If you look into what are liquid assets, again, they are essential investments to keep your business afloat.
When business functions are going on in full swing, expenses are inevitable. However, it’s possible to control and avoid unnecessary spending. Make budgets and review past transactions to see what could have been cut down.
Remember that an increase in expenses means a steep cut on your liquidity asset ratio. You cannot have a decent, healthy liquidity ratio if your expenses are beyond your control.
Using an expense management application can accomplish this. You can track your expenses in real-time and remove or put off not-so-necessary expenses.
If you have investments that are lying down useless and not a part of the revenue, it’s time to send them off. It can be a property or a piece of machinery. Many businesses commit themselves to investing in valuables that they might use in the future.
But keeping that in reserve without making money out of it is a loss for you. Sell unproductive assets to release the money and invest in any liquid asset or keep it in your savings account. If it’s possible to rent or lease any for a short period of time, try that too.
Adjusting the payment cycle of suppliers can leave you with a good cash flow. If you schedule all payments at once, your cash reserves will face a hit. Schedule your accounts payable in a way that your cash flow will not reach the bare minimum.
Have clear communication with your suppliers and ensure that their payments will be made as expected. Set budgeting targets and stick to them. Missed or delayed payments will bring in more liability as late fees. Try to avoid that by aligning accounts payable smartly.
A line of credit is a short-term loan that you can borrow and pay at the month's end. Many private lenders offer credit lines to SMEs to up their cash flow capability. You can borrow and use as you go and not pay interest if repaid on time.
Struggling with never-ending debt and expenses? Try credit lines to pay off essential bills and suppliers. And plan your accounts receivable accordingly to repay the borrowed credit.
Your credit availability is determined based on your repayment history and capability. If you are lucky enough, you can manage half of your business spending with credit lines.
If the above happens, the possibility of investing in liquid assets and current assets may go up.
If you are repaying business loans monthly, pause before you take any steps. For a healthy liquidity ratio and steady cash flow, you need to strategize monthly loan dues. A long-term loan means lesser dues but longer durations.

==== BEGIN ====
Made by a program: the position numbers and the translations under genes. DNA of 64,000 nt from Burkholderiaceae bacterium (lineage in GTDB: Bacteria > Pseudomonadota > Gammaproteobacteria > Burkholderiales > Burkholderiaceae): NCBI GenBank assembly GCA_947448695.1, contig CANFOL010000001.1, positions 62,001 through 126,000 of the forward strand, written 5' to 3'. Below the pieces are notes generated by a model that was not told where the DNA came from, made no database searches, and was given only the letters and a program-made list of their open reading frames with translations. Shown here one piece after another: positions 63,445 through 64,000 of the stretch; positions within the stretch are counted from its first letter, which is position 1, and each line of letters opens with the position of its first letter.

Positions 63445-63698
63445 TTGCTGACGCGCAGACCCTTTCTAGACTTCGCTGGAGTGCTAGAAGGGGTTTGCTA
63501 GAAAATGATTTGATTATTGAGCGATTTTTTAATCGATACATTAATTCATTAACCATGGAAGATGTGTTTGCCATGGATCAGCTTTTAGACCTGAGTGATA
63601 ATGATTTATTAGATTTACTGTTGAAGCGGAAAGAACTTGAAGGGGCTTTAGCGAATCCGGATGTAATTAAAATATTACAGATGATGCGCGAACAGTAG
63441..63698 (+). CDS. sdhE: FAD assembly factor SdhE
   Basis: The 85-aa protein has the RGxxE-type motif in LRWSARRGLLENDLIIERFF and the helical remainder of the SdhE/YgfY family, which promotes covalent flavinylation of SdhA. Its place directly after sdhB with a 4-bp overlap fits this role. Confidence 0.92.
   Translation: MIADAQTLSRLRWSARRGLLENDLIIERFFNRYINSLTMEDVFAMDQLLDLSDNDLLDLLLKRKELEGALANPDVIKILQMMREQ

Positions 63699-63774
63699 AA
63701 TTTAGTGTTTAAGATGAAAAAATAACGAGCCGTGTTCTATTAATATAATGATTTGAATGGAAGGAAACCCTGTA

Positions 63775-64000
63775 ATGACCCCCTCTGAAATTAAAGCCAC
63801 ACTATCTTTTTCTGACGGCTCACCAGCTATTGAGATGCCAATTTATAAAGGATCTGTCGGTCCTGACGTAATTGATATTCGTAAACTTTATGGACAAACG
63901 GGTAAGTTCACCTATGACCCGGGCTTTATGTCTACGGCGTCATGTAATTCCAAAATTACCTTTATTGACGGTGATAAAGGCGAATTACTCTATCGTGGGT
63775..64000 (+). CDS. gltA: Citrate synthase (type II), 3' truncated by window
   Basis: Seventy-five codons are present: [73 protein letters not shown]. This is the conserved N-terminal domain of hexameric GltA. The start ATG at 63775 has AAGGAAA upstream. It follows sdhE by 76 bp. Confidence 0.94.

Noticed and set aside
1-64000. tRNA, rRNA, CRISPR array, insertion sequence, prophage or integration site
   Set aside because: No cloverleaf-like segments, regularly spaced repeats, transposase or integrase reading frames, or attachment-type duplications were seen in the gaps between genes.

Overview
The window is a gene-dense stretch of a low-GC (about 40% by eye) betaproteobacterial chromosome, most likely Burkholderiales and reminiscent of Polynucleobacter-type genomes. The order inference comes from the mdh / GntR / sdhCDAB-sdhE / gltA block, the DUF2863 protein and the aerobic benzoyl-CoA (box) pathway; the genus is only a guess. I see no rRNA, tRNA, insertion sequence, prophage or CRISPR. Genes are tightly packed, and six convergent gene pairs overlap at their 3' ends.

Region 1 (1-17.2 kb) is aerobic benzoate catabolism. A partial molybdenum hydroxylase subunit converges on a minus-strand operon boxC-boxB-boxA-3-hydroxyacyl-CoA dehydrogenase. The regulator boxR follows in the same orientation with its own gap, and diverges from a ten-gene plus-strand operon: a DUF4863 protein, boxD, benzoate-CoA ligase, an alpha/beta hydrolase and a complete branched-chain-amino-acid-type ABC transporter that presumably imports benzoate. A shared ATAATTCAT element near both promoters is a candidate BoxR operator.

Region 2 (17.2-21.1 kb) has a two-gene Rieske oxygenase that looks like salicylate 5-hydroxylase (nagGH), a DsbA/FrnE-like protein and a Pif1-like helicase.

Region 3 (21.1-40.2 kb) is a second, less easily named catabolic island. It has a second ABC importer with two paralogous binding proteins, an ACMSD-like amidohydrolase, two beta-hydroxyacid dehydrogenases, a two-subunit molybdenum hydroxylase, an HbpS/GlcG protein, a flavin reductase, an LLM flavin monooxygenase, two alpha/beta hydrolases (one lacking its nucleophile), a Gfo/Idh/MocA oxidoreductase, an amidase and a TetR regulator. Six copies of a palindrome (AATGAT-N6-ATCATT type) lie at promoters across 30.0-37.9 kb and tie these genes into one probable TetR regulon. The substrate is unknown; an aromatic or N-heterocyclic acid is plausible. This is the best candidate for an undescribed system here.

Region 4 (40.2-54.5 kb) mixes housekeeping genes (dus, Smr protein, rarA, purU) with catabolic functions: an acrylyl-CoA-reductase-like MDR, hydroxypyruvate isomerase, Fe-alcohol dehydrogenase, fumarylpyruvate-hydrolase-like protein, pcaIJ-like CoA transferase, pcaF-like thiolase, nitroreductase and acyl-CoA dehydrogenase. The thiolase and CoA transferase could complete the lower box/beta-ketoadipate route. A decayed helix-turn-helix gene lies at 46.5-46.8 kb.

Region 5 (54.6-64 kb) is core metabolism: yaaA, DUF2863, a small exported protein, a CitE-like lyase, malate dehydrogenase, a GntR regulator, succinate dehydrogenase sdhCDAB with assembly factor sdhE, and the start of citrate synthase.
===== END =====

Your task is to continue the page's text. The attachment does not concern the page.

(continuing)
Your monthly cash flow won’t be affected much. And you can even aim for a healthy liquidity ratio. On the other hand, short-term loans get finished quickly but you will pay more every month. Check your cash flow, liquidity of assets, debts, and monthly liabilities
A sweep account can get you the most of your money and be a source of liquid assets and current assets. If you have money sitting in your business account unproductively, sweep accounts are the best to receive interest on that.
You can move the excess funds from your business checking account to a sweep account at the end of the day.
If you need money suddenly, you can withdraw from sweep accounts instantly. You should also know that sweep accounts have monthly fees. And if you withdraw money before it's due, you will be charged for that.
Though a sweep account is a smart way to save your cash as a liquid asset, analyze your cash flow situation before you opt for it.
We have already established how expenses are inevitable for a scaling company. Don’t you feel overwhelmed looking at charts, cost projections, and cash flow statements in the form of complex spreadsheets? It will take you forever to sort the expenses, categorize them and pick out the expensive categories.
But why juggle banking apps, spreadsheets, and invoices? Let an automated software do it all together for you. The name is Volopay which is simplifying expense management for many SMEs.
To maintain a healthy liquidity ratio, you need to concentrate extremely on budgets and money management. Why complicate it further by relying on manual, irreverent, and erroneous data?
Let me introduce you to Volopay! It has payment methods to suit all businesses. You can make local and international payments at affordable rates. You can create vendors and schedule payments ahead.
And it also has corporate cards for your recurring and one-time online payments.
Above all, it has no-collateral credit lines. You can apply within 3 minutes, get your profile assessed, and receive credits on your corporate cards. You have got an additional ten days of grace period too.
Budgets help you not spend a penny more than what’s decided for each expense type. Stay updated on where your money goes. Smartly monitor your spending and cash flow to gain strong liquid assets backup.